It isn’t “The Parable of the Soils” in Mt 13:1-23, but The Parable of the Sower, as Jesus himself called it (v18). The importance of this title is to show that it was Christ's word, or the gospel, that is sown and that it is His intention to sow seed on the soil (people) who will not believe, as well as on those who would. Jesus is unambiguous. He clarifies that the gospel is able to be understood by a subset of those who hear (“to you it has been granted,” v11), “but to them [the rest] it has not been granted.” This surely had a special impact meant for the Jewish audience, as we see by reading Christ’s long quote from Isaiah 6 when He explains the parable to his followers.
The evangelism/missions cause can never be thwarted by the unbelief of the masses who will “keep on hearing but will not understand,” any more than Jesus’ own earthly evangelism was hindered by it. It has always been part of the plan that people will not understand. If a missionary hacks his way through jungle and finds no reception in some villages, it isn’t defeat.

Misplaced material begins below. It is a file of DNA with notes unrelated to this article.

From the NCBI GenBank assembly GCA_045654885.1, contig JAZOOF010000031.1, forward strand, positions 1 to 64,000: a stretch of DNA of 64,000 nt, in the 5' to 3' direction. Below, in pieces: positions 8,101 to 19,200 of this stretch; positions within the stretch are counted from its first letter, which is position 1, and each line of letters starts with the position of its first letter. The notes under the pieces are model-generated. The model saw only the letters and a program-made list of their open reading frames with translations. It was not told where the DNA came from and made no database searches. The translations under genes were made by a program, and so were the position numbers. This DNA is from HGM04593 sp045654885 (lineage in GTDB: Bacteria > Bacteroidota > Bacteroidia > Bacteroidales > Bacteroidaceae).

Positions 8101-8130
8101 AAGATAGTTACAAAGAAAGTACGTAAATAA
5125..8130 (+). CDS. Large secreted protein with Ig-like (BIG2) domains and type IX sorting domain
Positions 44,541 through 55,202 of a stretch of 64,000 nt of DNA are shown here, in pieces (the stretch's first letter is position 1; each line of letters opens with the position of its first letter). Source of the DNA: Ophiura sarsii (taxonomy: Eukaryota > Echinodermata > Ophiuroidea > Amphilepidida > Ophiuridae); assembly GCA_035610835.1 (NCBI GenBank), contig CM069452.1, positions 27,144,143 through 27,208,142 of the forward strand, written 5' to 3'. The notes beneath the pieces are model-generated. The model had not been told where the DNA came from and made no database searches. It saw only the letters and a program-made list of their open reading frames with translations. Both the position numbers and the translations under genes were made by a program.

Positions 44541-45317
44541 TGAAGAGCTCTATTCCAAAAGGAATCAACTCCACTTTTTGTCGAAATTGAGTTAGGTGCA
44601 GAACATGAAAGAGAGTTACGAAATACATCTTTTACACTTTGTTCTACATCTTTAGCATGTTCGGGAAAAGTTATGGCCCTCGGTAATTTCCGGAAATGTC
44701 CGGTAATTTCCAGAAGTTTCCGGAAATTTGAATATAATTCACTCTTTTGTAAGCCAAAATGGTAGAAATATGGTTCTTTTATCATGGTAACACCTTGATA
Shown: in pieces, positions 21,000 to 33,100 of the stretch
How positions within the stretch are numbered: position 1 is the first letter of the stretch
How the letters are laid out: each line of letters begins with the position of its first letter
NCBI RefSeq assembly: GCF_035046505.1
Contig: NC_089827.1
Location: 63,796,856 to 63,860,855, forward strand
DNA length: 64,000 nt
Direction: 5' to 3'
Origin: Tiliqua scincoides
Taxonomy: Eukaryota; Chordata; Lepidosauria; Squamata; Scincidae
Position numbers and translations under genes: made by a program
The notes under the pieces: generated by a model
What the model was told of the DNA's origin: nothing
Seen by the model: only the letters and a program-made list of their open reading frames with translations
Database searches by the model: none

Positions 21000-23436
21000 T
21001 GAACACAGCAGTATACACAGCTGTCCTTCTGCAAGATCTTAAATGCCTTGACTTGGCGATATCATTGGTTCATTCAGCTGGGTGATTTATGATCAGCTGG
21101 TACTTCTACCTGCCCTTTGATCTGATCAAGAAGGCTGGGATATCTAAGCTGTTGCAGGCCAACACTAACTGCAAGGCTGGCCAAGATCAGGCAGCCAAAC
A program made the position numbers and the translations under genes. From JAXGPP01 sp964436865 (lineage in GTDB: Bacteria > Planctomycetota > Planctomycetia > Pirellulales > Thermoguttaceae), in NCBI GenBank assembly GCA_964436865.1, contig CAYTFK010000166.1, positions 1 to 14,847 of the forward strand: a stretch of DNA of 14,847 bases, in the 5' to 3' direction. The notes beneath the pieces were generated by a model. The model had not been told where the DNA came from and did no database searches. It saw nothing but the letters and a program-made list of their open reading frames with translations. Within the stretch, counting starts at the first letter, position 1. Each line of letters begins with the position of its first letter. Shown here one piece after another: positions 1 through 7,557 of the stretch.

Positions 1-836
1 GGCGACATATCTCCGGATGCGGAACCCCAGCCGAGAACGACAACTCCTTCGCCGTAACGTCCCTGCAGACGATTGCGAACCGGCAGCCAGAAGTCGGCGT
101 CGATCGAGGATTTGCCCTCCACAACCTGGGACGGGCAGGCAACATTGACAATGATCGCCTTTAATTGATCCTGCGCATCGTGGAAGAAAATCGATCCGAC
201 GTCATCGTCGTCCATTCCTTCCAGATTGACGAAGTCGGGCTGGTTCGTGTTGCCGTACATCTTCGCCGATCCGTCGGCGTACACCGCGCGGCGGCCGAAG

There is amazing hope in sharing the “word” called the gospel. It will, by God’s design, fall on good soil as well as poor soil. And the return for the investment for sowing will be multiple times what was invested, yielding a crop “a hundredfold, some sixty and some thirty.” In other words, fewer people being converted by the gospel does not at all cut down the growth of the kingdom, but these fewer people multiply the crop of the kingdom many times over.
Jesus’ message was not received but by a few in his lifetime. Yet, he was not discouraged. He knew the plan. And you do too.
Copyright © Jim Elliff.
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